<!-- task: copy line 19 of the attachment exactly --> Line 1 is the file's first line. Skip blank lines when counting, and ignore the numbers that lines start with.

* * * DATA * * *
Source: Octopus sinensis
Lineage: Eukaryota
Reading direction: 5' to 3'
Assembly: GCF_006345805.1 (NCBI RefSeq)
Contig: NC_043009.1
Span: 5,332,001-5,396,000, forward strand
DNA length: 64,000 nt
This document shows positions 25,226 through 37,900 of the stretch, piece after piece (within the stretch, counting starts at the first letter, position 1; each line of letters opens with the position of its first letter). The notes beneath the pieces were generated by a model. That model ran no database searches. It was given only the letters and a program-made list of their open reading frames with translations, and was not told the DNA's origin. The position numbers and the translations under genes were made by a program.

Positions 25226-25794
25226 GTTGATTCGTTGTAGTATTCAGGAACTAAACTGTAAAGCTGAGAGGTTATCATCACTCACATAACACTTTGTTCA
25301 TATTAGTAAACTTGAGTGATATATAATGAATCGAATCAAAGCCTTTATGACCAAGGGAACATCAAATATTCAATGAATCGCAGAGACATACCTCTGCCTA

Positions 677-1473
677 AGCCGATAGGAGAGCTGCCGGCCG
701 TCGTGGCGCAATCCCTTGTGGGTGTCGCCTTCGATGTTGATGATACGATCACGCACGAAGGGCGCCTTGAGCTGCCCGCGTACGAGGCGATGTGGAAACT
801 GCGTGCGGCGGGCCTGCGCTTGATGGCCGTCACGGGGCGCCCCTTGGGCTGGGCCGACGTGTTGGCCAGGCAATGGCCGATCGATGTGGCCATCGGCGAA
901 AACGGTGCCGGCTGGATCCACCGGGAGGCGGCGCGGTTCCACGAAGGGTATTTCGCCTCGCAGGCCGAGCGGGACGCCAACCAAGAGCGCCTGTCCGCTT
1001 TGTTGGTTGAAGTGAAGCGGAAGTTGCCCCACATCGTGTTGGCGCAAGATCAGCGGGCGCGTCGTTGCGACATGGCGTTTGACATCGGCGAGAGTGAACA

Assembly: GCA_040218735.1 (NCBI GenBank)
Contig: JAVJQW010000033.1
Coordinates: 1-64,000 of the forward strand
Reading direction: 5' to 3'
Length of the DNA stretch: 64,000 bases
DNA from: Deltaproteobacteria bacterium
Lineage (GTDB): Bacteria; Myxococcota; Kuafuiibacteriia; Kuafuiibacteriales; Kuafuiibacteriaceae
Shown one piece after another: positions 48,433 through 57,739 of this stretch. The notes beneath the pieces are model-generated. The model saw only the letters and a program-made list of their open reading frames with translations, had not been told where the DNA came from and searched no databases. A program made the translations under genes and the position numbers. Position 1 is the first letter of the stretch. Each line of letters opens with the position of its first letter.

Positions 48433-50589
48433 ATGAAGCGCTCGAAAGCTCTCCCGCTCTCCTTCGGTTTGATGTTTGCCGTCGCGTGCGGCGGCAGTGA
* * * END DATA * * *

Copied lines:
Contig: JAVJQW010000033.1